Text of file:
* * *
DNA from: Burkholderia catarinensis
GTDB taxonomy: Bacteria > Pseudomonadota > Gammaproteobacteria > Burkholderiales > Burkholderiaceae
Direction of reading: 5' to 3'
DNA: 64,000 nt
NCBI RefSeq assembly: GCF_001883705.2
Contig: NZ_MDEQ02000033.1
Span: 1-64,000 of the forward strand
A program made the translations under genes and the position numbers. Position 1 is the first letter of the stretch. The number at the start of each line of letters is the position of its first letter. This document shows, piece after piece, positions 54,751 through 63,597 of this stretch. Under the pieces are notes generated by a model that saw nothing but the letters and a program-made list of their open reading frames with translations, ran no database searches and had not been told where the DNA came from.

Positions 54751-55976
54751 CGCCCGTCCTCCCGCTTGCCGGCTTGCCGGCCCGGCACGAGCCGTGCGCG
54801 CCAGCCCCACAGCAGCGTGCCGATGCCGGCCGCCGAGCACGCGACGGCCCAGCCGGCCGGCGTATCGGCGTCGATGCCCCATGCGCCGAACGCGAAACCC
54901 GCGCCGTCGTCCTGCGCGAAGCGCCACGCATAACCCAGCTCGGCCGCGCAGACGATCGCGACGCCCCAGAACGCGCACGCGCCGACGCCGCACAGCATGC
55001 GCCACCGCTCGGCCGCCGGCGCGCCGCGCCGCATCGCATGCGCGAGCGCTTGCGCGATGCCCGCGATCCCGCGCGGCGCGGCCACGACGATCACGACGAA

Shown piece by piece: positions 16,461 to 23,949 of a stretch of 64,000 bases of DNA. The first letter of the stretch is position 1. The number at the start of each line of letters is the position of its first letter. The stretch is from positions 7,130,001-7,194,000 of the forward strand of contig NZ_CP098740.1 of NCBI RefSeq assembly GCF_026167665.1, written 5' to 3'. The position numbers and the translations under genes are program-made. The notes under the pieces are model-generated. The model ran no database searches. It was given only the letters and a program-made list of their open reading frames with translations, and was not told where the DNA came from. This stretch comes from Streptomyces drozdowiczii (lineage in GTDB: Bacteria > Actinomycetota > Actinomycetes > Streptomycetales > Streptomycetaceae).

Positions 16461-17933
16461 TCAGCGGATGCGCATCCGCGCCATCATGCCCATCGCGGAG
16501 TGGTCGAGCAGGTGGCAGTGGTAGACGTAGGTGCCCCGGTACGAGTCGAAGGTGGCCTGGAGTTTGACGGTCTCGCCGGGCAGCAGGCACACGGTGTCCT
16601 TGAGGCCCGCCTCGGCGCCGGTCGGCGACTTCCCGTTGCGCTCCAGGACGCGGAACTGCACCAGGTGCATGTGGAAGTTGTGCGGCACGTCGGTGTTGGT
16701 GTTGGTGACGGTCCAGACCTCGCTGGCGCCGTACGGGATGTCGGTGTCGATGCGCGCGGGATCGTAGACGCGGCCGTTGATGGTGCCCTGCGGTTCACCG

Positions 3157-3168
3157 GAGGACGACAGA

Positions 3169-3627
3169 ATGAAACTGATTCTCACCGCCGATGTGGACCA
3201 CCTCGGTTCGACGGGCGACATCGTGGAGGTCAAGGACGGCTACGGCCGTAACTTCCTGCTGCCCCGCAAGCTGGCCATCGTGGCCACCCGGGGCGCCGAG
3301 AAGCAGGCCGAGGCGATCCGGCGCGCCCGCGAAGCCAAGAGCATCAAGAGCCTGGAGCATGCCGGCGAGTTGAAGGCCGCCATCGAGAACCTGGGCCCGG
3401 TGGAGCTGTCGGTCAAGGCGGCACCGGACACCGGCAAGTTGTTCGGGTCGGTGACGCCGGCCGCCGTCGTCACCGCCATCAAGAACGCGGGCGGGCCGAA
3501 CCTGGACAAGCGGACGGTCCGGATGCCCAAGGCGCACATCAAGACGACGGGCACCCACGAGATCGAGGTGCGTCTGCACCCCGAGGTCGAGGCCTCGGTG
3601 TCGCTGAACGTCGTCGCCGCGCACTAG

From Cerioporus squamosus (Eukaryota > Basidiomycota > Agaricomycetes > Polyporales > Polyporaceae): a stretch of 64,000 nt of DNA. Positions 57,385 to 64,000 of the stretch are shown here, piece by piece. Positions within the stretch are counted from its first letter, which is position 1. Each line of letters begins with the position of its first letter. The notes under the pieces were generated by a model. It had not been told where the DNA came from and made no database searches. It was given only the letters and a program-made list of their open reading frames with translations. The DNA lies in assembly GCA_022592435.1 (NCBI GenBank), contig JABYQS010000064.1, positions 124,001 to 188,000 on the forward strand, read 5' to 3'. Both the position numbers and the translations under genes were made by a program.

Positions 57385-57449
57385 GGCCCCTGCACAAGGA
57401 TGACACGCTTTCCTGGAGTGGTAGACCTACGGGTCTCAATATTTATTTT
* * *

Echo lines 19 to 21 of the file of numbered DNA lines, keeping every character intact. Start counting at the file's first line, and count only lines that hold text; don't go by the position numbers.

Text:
16701 GTTGGTGACGGTCCAGACCTCGCTGGCGCCGTACGGGATGTCGGTGTCGATGCGCGCGGGATCGTAGACGCGGCCGTTGATGGTGCCCTGCGGTTCACCG

Positions 3157-3168
3157 GAGGACGACAGA